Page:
Nova Scotia

Dartmouth fire station staffing topic of fiery public meeting

There were harsh words for Halifax's fire chief who wasn't invited to a public meeting Wednesday night to discuss proposed staffing changes to the fire station in downtown Dartmouth.

Fire chief not invited to meeting on fire station staffing

Hayley McPhail's apartment building caught fire in August 2015. She says firefighters arrived in time to prevent her unit from being gutted. (Stephanie vanKampen/CBC)

There were harsh words for Halifax's fire chief who wasn't invited to a public meeting Wednesday night to discuss proposed staffing changes to the fire station in downtown Dartmouth.

The fire chief wants to bring in volunteers instead of career firefighters to cover three local stations on weeknights and weekends. He has said it will not hurt fire service, but those at the meeting strongly disagreed.

Tim Olive, a former MLA, was one of many people who turned out to Alderney Landing to express outrage at the fire chief's proposal for staffing changes to the fire station just up the street.

"I'm so mad at this thing because we all worked so hard to get us where we are today, adding 10, 12, 15,000 people to our community, new businesses, and now we're going to pull the fire station out and let it burn to the ground," said Olive. 

Most of the people at the public meeting at Alderney Landing spoke out against the proposed changes at the King Street fire station. (Stephanie vanKampen/CBC)

Most of the people who spoke at the meeting, which including Dartmouth residents, firefighters, and business owners, opposed the plan to switch the King Street fire station from being staffed by career firefighters around the clock to having them only on weekdays.

"I'm wondering where they are going to get the money for all the volunteers, and all the training, where are all the people going to come from, to outfit them with gear and continual training. They could just spend the money on the people, and equipment and stations that we already have," said Melissa Dubey, a fire dispatcher.

'More challenging'

The fear is volunteers won't be able to respond as quickly and are not as well trained.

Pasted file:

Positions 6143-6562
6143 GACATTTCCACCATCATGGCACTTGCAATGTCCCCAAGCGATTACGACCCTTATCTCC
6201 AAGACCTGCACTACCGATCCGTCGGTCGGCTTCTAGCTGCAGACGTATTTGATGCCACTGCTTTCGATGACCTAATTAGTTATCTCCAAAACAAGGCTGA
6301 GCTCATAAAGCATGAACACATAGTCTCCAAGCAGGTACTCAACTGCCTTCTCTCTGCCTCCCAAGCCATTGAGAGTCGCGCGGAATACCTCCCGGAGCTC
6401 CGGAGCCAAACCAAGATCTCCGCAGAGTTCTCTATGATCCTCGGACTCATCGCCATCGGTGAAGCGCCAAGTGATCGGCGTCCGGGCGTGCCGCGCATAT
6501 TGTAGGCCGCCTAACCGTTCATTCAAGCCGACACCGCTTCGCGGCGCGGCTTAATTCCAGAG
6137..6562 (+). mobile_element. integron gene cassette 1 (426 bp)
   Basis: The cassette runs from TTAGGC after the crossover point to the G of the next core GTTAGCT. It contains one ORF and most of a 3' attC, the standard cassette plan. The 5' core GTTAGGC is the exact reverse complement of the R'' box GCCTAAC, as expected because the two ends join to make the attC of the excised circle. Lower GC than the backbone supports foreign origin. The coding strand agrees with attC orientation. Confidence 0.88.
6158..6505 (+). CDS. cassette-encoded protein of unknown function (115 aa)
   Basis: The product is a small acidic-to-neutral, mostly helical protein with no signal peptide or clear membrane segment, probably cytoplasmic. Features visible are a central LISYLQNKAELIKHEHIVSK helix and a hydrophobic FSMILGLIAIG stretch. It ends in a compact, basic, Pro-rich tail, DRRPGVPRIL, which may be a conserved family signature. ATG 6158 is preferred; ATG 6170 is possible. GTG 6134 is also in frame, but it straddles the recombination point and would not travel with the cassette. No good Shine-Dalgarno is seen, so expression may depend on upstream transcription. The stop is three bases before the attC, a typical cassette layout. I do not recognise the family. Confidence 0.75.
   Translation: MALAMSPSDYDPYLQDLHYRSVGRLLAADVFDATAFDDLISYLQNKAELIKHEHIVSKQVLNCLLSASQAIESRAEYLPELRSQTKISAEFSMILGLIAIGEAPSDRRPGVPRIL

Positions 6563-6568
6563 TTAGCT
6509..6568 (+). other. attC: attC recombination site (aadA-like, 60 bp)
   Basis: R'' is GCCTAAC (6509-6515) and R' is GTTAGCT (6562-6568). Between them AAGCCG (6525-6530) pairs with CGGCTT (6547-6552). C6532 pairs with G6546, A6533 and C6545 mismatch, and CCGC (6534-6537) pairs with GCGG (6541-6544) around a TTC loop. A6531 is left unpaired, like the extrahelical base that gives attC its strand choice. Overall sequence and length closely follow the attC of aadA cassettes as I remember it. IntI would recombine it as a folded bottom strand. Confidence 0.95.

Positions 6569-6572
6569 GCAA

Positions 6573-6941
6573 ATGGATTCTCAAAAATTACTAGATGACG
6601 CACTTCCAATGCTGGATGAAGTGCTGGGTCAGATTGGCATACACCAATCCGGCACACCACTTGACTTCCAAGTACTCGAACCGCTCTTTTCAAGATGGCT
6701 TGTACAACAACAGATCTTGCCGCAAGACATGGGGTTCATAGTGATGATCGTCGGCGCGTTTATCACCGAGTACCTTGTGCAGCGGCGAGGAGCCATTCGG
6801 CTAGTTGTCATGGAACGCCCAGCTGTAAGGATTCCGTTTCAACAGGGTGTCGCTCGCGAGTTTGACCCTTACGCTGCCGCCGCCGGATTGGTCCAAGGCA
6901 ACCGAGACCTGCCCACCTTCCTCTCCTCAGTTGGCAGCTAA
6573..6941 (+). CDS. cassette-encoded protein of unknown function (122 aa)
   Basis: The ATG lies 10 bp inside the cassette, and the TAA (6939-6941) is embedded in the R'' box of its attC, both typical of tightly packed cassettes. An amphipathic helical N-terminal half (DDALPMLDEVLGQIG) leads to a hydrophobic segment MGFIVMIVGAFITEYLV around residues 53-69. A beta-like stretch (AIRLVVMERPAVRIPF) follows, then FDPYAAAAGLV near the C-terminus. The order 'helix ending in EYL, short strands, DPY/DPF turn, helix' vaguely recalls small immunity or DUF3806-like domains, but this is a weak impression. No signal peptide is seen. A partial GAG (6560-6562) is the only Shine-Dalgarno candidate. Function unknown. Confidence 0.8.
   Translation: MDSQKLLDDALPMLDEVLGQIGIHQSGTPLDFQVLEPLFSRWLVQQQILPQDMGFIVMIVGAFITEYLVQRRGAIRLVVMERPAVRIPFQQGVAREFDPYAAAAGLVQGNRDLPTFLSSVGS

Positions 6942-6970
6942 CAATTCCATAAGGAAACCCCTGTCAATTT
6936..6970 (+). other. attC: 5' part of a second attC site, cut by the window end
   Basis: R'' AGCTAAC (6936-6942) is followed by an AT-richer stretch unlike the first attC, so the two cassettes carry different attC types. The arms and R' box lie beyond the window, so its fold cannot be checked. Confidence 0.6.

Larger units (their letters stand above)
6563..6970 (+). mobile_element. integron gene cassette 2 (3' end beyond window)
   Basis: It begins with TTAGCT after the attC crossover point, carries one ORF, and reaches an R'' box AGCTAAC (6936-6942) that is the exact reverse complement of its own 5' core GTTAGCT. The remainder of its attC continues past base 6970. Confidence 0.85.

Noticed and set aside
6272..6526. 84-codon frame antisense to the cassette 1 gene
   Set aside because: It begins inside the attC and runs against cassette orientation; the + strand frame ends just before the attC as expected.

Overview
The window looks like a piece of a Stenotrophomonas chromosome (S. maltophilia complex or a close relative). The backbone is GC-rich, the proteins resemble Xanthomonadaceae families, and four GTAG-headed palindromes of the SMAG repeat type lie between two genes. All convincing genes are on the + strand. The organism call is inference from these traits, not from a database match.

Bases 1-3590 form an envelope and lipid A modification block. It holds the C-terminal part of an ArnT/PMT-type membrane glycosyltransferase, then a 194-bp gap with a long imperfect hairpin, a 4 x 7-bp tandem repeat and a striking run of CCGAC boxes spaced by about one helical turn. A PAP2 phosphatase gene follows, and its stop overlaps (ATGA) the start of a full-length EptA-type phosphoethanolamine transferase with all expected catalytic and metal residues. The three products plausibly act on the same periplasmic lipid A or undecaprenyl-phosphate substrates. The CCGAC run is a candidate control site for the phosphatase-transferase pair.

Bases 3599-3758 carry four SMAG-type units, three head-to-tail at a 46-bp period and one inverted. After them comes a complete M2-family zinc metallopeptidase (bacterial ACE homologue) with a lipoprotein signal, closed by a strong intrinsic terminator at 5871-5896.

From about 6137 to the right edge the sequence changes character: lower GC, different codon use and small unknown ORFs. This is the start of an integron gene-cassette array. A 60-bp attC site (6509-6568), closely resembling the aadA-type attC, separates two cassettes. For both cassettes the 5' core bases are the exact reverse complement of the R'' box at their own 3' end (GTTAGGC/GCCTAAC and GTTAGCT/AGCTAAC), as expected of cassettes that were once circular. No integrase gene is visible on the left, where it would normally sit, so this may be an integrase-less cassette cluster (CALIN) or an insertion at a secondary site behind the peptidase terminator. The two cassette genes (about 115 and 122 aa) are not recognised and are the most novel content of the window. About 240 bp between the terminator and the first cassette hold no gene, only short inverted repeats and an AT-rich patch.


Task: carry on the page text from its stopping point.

"I can't say how hard it is to get the volunteers out for the rural stations at times. I've paged out four, five, six times and still don't get anybody," said Dubey.

"I think that making the stations in the city volunteer is going to be difficult and with a lot of high rises compared to just residential buildings in the outskirts, I think that's going to make it more challenging," she said.

There were personal stories too. Hayley McPhail's apartment building on Parker Street caught fire in August. She says her neighbour's unit was "absolutely gutted," but that her own was saved.

"I strongly believe that if there wasn't the response time that there was, that my unit would have been gutted," said McPhail.

"My 17-year-old cat would have been killed, other people on my floor probably would have been killed, I might have been killed myself if I had been in the unit at the time," she said.

Regional council to vote on proposal

The firefighter's union president says no other city in Canada relies on volunteers. 

"Moncton just disbanded their volunteers January 1. Economically no longer viable for them. The city of Dieppe, and I talked to my colleagues there, their fire chief disbanded the volunteers in Dieppe because urban fire fighting is not safe for them, they're not trained to the same level," said Jim Gates.

The fire chief has defended the plan, saying it won't impact the service. Those at the meeting say the proposed change is a slippery slope.

"Let's hope they shake their heads and smarten up," said Coun. Gloria McCluskey, District 5.

The proposed staffing change will come down to a vote. Regional council is expected to make a decision as early as next week.